mini splitMini-Splits

A common heating system in a certified Green home is often a Ductless Mini-Split Heat Pump.  The Green feature of this particular product is that it is Ductless thereby reducing the amount of allergen triggers that get blown around a house using forced air ducts. Less dust blowing around means better indoor air quality; especially for sufferers of Asthma, patients with multiple chemical sensitivity and other respiratory aliments. Additionally, less duct work equals less heat loss due to the law of thermodynamics and whenever we cut down heat loss, we increase energy-efficiency.

Ductless heating and cooling systems are a great fit for electrically heated homes; they provide even air distribution for consistent, year-round comfort at a fraction of the cost of inefficient baseboard, wall and ceiling heat or electric furnaces.

Ductless heating and cooling systems are a great fit for electrically heated homes; they provide even air distribution for consistent, year-round comfort at a fraction of the cost of inefficient baseboard, wall and ceiling heat or electric furnaces.

Builders and contractors who remodel and flip homes especially love these systems because they are small and flexible. For older homes that use electric baseboard heat or massive remodel projects that don’t lend room to duct-work a ductless mini-split heat pump provides a means of heating a home that’s a lot less expensive than radiant heat and a lot more energy-efficient than baseboard or inset wall heaters.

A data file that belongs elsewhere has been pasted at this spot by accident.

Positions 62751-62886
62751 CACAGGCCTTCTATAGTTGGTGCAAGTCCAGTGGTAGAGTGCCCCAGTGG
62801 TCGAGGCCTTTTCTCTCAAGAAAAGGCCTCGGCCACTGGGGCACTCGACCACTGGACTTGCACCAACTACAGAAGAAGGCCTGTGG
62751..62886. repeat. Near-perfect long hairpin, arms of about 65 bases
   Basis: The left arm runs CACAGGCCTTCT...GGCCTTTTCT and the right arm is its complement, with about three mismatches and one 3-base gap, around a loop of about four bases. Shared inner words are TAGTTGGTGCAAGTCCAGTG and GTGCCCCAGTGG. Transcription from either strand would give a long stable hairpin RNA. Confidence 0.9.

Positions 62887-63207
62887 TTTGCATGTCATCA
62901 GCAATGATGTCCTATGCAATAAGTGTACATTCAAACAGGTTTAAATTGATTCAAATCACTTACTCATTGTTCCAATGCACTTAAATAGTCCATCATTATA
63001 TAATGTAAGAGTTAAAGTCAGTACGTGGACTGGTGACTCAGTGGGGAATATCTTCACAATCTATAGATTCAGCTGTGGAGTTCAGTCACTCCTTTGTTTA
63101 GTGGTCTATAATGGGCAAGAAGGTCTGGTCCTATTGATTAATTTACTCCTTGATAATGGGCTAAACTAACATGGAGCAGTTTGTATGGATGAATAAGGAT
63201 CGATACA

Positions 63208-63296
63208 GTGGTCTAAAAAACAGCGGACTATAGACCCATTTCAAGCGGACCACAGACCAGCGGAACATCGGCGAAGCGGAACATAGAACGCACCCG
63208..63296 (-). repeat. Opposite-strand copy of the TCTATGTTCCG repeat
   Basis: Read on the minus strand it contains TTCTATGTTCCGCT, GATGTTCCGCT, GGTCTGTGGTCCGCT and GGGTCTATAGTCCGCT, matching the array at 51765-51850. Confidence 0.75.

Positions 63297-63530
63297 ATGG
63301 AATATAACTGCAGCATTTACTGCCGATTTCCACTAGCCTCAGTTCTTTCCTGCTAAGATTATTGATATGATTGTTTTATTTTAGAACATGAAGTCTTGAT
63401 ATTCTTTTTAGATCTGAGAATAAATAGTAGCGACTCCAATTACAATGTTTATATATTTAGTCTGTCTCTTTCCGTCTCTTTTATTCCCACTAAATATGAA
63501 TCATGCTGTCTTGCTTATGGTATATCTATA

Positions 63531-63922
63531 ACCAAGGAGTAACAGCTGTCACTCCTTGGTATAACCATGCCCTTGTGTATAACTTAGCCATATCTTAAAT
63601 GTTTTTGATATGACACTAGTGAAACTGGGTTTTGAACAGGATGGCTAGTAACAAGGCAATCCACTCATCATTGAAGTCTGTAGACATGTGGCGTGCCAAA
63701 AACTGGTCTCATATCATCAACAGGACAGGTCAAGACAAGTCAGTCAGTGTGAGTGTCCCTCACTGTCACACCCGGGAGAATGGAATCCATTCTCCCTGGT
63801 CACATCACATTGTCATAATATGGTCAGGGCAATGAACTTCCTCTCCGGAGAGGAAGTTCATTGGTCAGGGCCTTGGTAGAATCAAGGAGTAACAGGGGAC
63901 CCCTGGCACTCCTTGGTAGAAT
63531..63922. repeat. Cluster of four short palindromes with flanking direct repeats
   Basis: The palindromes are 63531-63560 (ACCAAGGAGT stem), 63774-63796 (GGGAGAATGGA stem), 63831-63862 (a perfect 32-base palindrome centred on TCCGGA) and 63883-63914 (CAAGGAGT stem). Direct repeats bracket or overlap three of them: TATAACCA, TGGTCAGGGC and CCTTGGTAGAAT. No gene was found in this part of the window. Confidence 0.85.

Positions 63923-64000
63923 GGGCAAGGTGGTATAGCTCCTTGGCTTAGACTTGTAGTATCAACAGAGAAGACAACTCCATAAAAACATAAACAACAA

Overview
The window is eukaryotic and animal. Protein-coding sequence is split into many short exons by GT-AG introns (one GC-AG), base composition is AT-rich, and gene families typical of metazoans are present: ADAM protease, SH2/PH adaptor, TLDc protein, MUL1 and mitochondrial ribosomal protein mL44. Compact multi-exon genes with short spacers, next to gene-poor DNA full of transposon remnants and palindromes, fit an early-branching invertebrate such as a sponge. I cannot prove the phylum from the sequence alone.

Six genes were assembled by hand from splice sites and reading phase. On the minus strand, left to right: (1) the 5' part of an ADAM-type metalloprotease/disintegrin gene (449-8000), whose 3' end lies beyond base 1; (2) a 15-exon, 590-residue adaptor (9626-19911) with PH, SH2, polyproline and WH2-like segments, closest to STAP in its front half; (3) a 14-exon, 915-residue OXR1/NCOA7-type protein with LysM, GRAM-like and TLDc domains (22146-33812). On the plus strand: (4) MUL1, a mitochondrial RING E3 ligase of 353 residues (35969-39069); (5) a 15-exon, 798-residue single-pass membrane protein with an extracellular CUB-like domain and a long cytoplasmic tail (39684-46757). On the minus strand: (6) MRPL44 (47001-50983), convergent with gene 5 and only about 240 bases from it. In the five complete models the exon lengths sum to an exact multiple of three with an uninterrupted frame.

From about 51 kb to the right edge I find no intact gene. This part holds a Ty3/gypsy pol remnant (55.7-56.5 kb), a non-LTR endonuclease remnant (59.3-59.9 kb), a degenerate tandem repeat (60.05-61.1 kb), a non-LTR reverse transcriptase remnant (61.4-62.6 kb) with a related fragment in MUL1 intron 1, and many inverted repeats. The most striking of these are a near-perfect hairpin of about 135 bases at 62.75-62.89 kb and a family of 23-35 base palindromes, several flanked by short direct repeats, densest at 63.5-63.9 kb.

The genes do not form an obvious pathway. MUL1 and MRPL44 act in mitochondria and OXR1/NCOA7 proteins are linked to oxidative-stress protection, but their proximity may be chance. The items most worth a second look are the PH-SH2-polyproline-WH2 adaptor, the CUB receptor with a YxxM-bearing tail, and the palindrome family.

I’ve actually recently installed a mini-split myself and if you have questions about how this worked as part of a remodel project I can share with you my experience. I was lucky enough to have input from one of my great clients who said the mini-split in their townhouse worked better than the builder expected and it heated both the main and upper level, meaning they never needed to use the small electrical wall heaters upstairs.

Check out this great YouTube video for a comprehensive look at Ductless Mini-Split Heat Pumps

The downside of these units is that some people feel that they are not particular attractive although I think if they are placed with that in mind, you can minimize the impact. Also the system must be sized correctly. If you are looking at a new construction you may want to ask some of the other buyers in the community how their system is operating as well as make sure your inspector is well versed in these systems.

The upside is that all you need to install this system is basically power, so older homes that don’t have natural gas or those that don’t have duct-work can have this system installed and save money heating the home. Be sure to check with your utility company about rebates, as of this writing, Puget Sound Energy is offering up to $800 in rebates on a qualifying system.

When buying a home make sure your REALTOR is Green Certified for tips on these types of systems as well as green housing features.

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